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Exhibit Documents Life of People Indigenous to The Bluff


altA new, permanent display of the Gabrielino/Tongva tribe’s life on the Del Rey Hills is now on view in University Hall, Loyola Marymount University’s main administration building.

The artifacts, uncovered during construction during the 1990s, document the Gabrielino/Tongva people’s way of life as the first inhabitants of the area dating back to at least the fifth century.

“[The display] acknowledges that our tribe existed here and had its own culture,” said Richard Alcala, a member of the Tongva tribal council. “And it shows that the university cares enough to preserve these artifacts and educate future generations.”

The display on the first floor of University Hall consists of an assortment of bowls, pottery shards and stone hunting tools.  Also on display are photographs depicting Tongva life at the beginning of the 20th century.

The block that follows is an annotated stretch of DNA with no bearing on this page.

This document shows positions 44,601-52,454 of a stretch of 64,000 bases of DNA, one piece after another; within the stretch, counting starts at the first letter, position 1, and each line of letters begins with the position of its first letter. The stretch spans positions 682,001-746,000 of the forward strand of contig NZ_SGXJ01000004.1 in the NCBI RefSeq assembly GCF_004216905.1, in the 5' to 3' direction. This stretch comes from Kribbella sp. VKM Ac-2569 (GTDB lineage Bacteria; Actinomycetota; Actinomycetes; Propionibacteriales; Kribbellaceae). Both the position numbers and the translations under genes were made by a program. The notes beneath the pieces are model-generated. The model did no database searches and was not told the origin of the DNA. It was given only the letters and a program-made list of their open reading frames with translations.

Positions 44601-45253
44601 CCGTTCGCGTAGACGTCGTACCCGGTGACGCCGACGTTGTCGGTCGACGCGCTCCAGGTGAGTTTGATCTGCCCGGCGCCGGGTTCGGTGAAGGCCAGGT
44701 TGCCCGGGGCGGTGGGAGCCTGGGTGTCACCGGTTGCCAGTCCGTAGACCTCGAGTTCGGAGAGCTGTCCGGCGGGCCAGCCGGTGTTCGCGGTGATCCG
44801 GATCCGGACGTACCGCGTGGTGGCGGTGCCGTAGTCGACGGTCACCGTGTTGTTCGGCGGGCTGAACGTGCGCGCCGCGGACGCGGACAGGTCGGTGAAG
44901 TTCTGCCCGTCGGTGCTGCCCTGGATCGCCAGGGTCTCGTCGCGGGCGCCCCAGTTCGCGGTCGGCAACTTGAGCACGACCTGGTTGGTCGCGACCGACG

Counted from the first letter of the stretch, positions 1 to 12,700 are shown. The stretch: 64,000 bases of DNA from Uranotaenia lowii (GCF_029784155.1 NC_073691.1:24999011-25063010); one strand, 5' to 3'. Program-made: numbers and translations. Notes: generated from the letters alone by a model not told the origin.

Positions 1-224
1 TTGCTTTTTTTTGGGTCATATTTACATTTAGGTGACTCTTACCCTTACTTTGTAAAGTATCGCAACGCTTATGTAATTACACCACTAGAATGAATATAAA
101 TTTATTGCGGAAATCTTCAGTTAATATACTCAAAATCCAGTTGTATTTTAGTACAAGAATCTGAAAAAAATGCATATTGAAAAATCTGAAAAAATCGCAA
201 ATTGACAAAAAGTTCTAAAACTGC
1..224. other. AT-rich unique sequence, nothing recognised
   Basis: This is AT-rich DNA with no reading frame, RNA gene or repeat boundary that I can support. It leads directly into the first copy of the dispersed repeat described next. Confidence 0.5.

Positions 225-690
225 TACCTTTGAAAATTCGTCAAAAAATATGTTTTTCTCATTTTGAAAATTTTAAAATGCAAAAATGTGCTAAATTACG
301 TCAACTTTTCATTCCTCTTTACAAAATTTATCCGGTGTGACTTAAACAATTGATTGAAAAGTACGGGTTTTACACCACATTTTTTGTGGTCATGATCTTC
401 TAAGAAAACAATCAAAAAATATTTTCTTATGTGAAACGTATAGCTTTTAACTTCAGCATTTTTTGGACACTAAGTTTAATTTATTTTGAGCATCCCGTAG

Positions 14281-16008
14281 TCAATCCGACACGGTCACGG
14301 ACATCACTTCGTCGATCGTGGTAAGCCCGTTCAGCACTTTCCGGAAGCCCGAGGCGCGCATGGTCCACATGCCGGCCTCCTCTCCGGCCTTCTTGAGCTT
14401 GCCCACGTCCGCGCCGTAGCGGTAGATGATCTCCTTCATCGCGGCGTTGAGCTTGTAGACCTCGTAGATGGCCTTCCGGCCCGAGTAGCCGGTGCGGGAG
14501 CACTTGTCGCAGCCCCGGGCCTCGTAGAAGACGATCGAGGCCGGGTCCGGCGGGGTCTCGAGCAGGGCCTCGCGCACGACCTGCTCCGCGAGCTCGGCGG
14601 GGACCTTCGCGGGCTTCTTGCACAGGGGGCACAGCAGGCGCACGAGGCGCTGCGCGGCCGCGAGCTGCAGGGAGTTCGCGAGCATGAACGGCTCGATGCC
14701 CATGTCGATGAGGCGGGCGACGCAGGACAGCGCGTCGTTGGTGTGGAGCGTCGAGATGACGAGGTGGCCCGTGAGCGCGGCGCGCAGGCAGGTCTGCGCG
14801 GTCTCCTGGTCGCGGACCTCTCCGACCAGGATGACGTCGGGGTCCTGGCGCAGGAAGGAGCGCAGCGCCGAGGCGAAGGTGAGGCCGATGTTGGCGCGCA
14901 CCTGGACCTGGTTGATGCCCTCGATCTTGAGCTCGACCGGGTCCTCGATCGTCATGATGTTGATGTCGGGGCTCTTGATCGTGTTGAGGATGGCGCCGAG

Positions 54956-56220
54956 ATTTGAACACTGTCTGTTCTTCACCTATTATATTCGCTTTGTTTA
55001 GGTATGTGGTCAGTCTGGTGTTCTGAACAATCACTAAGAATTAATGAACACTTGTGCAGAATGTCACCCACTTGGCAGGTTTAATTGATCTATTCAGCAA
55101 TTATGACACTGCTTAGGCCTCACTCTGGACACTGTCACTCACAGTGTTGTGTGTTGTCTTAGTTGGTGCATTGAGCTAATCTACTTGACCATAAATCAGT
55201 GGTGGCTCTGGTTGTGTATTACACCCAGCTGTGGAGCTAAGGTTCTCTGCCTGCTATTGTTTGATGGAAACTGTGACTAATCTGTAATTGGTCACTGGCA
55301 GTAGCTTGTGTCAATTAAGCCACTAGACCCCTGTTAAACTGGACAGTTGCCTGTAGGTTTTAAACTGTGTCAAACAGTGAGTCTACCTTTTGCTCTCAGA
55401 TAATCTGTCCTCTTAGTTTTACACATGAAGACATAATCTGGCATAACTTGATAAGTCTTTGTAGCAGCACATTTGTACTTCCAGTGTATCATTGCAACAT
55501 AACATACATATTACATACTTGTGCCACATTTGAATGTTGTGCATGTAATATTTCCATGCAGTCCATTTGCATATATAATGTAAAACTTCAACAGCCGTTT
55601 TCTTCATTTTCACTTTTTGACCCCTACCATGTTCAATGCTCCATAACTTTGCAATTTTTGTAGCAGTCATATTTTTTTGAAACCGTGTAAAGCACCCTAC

Visitors to the university, including elementary, middle and high school classes, will get a vivid introduction to the history of the area, Alcala said.“We want students to be curious about their history and the people who first lived here,” he added.

LMU is also home to a Tongva Memorial, on the bluffs near University Hall. The stone circle memorializes the 21 Native American sites that existed along the Ballona Creek from the Playa del Rey Beach through the Del Rey Hills and into the western slopes of Baldwin Hills. It is the site of several Tongva services during the year.

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